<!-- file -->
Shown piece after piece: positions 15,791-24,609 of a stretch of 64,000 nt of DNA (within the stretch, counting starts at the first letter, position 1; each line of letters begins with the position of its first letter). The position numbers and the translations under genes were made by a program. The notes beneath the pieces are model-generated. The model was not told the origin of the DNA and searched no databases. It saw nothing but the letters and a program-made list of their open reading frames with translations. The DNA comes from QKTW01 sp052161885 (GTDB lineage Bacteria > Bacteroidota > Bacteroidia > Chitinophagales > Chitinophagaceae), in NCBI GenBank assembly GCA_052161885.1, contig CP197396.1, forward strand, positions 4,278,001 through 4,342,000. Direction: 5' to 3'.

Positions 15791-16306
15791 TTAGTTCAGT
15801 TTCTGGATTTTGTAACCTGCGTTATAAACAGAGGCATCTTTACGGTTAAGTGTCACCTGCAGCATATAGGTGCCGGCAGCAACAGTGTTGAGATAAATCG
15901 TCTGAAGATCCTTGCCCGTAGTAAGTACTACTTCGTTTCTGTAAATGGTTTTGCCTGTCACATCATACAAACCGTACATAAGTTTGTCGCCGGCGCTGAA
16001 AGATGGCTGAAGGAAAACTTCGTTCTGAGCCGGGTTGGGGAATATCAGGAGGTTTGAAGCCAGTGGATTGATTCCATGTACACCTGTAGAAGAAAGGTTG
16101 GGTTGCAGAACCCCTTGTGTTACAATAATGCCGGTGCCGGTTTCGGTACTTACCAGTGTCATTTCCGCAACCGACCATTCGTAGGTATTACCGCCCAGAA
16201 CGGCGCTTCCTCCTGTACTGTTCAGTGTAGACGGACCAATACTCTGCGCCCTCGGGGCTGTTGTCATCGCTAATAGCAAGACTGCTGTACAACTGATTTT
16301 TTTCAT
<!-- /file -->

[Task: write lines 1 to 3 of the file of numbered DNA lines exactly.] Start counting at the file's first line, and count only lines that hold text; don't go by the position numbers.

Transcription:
Shown piece after piece: positions 15,791-24,609 of a stretch of 64,000 nt of DNA (within the stretch, counting starts at the first letter, position 1; each line of letters begins with the position of its first letter). The position numbers and the translations under genes were made by a program. The notes beneath the pieces are model-generated. The model was not told the origin of the DNA and searched no databases. It saw nothing but the letters and a program-made list of their open reading frames with translations. The DNA comes from QKTW01 sp052161885 (GTDB lineage Bacteria > Bacteroidota > Bacteroidia > Chitinophagales > Chitinophagaceae), in NCBI GenBank assembly GCA_052161885.1, contig CP197396.1, forward strand, positions 4,278,001 through 4,342,000. Direction: 5' to 3'.

Positions 15791-16306
15791 TTAGTTCAGT